Crack Injection

We Stop Leaks

Crack Injection Featured

Crack injection uses either chemical grouts or epoxies to stop water intrusion or address structural concerns. CJGeo specializes in crack injection using polyurethane, chemical and acrylic grouts to stop water infiltration. We also do some epoxy grouting to address structural cracks, but that’s not our specialty.

Crack Injection Indications

Water coming through a well-defined crack is the best indication that it may benefit from the crack injection repair process. If there are a lots of cracks, it may be more efficient to perform curtain grouting. If a leak develops because a structure is moving, polyurethane compaction grouting may be needed to stabilize the structure and reduce movement, in addition to crack injection.

Grout Selection

There are two broad classes of chemical grouts. Both are suitable for crack injection:

  • hydrophilic, and
  • hydrophobic

Hydrophilic grouts require water to react, and then integrate the water into the cured grout. Because of this, they tend to expand less, but have higher elongation once cured. Dynamic cracks generally require hydrophilic grouts, because of their higher elongation. When hydrophilics react and mix with water, it reduces their viscosity. Therefore, hydrophilic grouts are well suited for very tight cracks.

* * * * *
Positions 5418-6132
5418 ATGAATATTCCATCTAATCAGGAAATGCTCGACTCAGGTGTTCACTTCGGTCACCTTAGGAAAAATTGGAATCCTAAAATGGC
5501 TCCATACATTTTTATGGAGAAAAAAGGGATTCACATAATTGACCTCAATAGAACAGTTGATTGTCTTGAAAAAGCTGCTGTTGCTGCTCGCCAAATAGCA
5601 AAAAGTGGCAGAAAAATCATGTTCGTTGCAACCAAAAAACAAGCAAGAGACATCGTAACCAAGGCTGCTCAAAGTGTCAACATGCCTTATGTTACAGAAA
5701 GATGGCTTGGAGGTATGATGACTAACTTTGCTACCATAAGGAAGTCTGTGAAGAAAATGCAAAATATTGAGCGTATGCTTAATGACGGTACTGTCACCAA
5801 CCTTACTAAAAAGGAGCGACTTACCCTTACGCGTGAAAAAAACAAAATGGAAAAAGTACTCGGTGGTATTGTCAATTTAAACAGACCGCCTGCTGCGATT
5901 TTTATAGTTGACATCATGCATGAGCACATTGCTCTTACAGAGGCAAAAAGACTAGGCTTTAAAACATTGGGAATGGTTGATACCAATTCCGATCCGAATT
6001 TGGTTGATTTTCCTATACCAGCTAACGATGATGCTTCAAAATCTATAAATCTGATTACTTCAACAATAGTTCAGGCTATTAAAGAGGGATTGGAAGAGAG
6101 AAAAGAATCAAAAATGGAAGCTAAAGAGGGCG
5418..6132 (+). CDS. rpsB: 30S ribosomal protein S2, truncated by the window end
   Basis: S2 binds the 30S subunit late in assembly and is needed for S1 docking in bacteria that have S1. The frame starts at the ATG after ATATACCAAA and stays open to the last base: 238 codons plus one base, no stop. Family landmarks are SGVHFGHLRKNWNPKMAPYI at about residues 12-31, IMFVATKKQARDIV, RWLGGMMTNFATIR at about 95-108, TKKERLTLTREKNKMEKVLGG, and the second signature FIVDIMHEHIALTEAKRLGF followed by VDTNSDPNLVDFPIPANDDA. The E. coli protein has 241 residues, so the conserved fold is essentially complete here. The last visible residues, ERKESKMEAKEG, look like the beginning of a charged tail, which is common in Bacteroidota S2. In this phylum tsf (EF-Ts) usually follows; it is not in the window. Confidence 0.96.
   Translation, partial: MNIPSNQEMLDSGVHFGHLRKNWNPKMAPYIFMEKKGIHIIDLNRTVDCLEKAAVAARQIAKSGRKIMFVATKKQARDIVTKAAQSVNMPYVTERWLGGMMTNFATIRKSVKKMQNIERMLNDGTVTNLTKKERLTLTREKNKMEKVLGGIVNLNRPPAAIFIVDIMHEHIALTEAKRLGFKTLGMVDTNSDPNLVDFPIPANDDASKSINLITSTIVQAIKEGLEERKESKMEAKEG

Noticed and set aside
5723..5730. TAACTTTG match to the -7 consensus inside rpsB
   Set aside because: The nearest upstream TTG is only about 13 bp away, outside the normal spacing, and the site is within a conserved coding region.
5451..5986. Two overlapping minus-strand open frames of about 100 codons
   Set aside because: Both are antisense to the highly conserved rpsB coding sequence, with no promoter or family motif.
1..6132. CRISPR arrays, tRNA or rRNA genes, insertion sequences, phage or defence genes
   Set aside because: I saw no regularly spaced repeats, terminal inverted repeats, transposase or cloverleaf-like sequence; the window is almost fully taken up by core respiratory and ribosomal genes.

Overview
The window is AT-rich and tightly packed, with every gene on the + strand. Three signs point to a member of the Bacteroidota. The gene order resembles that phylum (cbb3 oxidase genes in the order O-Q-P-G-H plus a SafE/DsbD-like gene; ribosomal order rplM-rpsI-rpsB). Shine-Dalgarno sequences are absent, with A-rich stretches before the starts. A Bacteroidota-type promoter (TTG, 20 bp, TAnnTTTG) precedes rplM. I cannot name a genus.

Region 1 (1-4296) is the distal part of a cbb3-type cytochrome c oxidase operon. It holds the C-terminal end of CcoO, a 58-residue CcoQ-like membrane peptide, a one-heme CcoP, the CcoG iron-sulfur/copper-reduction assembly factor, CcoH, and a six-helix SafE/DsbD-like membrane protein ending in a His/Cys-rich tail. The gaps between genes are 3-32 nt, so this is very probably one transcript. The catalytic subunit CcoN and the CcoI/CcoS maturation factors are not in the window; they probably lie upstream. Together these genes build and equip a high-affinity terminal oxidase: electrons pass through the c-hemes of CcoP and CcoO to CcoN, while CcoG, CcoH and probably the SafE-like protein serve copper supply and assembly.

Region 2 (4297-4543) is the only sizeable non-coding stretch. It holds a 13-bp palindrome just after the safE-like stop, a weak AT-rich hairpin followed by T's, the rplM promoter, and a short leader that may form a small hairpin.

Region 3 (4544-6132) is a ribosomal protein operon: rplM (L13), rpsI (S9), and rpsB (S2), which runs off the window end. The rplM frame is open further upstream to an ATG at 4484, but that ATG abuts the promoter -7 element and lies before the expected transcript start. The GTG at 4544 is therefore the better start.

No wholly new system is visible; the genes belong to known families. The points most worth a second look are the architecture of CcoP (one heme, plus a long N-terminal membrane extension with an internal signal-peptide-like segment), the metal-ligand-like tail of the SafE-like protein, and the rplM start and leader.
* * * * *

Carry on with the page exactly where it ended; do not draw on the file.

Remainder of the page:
Hydrophobic grouts require water (just a few % by volume) to react. However, they do not integrate water into their cured state. This generally gives hydrophobics higher expansion, and a more rigid structure. Rigidity helps to increase bearing capacity, but reduces elongation.


With the right grout selection, injecting cracks with chemical grout can be a very long term repair. There are a few things which can reduce the design life of a repair:

  • Movement greater than elongation. If a structure is moving more than the grout can stretch, the grout can tear, allowing leaks to resume.
  • Dimensional instability. If not constantly exposed to water, hydrophilic grouts can shrink with time. If the area suddenly becomes wet again, leaks can resume. If the grout doesn’t swell all the way back up, or tore as it shrank, the crack injection won’t provide long term protection.

Speak With An Expert

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